D3 Overcast Hot High Weak Yes
D4 Rain Mild High Weak Yes
D5 Rain Cool Normal Weak Yes
D6 Rain Cool Normal Strong No
D7 Overcast Cool Normal Weak Yes
D8 Sunny Mild High Weak No
D9 Sunny Cold Normal Weak Yes
D10 Rain Mild Normal Strong Yes
D11 Sunny Mild Normal Strong Yes
D12 Overcast Mild High Strong Yes
D13 Overcast Hot Normal Weak Yes
D14 Rain Mild High Strong No
35. Selecting the Next Attribute
S=[9+,5-] S=[9+,5-]
E=0.940 E=0.940
Humidity Wind
High Normal Weak Strong
[3+, 4-] [6+, 1-] [6+, 2-] [3+, 3-]
E=0.985 E=0.592 E=0.811 E=1.0
Gain(S,Humidity) Gain(S,Wind)
=0.940-(7/14)*0.985 =0.940-(8/14)*0.811
– (7/14)*0.592 – (6/14)*1.0
=0.151 =0.048
36. Selecting the Next Attribute
S=[9+,5-]
E=0.940
Outlook
Over
Sunny Rain
cast
[2+, 3-] [4+, 0] [3+, 2-]
E=0.971 E=0.0 E=0.971
Gain(S,Outlook)
=0.940-(5/14)*0.971
-(4/14)*0.0 – (5/14)*0.0971
=0.247
38. ID3 Algorithm
Outlook
Sunny Overcast Rain
Humidity Yes Wind
[D3,D7,D12,D13]
High Normal Strong Weak
No Yes No Yes
[D1,D2] [D8,D9,D11] [D6,D14] [D4,D5,D10]
40. Hypothesis Space Search ID3
n Hypothesis space is complete!
n Target function surely in there…
n Outputs a single hypothesis
n No backtracking on selected attributes (greedy search)
n Local minimal (suboptimal splits)
n Statistically-based search choices
n Robust to noisy data
n Inductive bias (search bias)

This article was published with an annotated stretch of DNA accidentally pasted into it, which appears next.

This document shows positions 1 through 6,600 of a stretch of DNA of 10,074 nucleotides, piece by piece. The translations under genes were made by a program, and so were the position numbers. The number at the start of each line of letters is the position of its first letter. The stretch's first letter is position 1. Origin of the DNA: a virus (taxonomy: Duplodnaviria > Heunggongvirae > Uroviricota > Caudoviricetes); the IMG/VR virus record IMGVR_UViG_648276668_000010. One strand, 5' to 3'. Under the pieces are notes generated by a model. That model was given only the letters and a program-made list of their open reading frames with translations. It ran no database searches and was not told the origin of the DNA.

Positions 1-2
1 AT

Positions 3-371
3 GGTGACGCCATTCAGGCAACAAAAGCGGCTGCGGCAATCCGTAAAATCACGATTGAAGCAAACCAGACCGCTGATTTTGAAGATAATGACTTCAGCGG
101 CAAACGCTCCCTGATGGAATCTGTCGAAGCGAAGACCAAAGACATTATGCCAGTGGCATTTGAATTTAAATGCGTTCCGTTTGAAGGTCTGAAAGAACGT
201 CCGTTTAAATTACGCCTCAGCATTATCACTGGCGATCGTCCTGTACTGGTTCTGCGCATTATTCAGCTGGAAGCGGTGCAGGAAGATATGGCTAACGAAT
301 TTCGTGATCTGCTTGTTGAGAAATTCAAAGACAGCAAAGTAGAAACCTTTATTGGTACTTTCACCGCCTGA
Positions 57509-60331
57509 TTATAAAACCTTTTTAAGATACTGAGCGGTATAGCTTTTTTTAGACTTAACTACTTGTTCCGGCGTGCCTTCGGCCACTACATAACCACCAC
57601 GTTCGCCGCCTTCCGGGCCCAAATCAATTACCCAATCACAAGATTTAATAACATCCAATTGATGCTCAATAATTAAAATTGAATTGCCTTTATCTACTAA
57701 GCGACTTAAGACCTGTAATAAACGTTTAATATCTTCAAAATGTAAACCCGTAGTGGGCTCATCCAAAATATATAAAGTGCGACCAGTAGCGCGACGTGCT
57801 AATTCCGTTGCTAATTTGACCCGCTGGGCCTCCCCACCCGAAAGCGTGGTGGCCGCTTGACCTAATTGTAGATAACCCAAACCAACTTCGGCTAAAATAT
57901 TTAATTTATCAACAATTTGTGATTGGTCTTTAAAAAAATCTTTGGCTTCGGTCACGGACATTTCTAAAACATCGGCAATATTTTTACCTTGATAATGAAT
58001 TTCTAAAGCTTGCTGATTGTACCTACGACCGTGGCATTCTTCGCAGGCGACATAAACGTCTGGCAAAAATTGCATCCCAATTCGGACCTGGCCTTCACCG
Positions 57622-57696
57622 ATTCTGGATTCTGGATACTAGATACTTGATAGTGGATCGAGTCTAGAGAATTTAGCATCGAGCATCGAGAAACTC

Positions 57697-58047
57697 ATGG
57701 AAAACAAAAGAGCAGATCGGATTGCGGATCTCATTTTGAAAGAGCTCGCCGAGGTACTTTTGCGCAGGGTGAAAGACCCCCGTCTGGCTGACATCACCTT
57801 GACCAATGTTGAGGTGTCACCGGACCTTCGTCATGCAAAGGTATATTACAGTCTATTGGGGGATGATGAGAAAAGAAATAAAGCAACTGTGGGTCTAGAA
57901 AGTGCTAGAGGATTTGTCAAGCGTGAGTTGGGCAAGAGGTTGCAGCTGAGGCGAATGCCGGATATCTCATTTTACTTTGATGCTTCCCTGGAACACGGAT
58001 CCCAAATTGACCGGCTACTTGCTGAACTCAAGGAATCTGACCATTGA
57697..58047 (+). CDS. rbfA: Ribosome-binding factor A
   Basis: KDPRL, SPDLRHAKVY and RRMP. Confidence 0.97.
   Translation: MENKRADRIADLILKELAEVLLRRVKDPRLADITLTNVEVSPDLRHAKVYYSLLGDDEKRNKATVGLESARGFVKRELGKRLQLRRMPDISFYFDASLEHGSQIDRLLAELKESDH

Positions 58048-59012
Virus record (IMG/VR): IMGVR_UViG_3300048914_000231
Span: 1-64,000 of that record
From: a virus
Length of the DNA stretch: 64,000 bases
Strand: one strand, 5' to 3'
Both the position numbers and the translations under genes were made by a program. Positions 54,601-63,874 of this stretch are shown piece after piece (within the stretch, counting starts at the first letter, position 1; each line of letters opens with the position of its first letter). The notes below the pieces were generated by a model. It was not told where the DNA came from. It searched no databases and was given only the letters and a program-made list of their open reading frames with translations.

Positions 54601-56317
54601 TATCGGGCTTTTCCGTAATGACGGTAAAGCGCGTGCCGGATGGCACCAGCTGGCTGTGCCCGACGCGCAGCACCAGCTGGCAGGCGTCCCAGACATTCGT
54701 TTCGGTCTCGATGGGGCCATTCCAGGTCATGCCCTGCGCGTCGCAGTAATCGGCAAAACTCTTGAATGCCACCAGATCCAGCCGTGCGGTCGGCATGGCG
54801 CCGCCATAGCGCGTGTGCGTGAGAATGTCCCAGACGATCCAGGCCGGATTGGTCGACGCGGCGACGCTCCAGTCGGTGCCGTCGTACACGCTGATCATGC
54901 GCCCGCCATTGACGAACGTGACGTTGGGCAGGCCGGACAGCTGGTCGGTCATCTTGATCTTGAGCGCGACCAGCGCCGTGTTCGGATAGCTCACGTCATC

n Prefer shorter trees over longer ones
n Place high information gain attributes close to the root
41. Inductive Bias in ID3
n H is the power set of instances X
n Unbiased ?
n Preference for short trees, and for those with high
information gain attributes near the root
n Greedy approximation of BFS-ID3
n BFS through progressively complex trees to find the shortest
consistent tree.
n Bias is a preference imposed by search strategy for
some hypotheses, rather than a restriction of the
hypothesis space H
n Occam’ razor: prefer the shortest (simplest)
s
hypothesis that fits the data
42. Occam’ Razor
s
Why prefer short hypotheses?
Argument in favor:
n Fewer short hypotheses than long hypotheses
n A short hypothesis (5-node tree) that fits the data is unlikely to
be a coincidence
n A long hypothesis (500-node tree) that fits the data might be a
coincidence
Argument opposed:
n There are many ways to define small sets of hypotheses
n E.g. All trees with 17 leaf nodes and 11 nonleaf nodes that test
A1 at the root, and then A 2 through A11
n The size of a hypothesis is determined by the representation
used internally by the learner.
43. Overfitting
Consider error of hypothesis h over
n Training data: error train(h)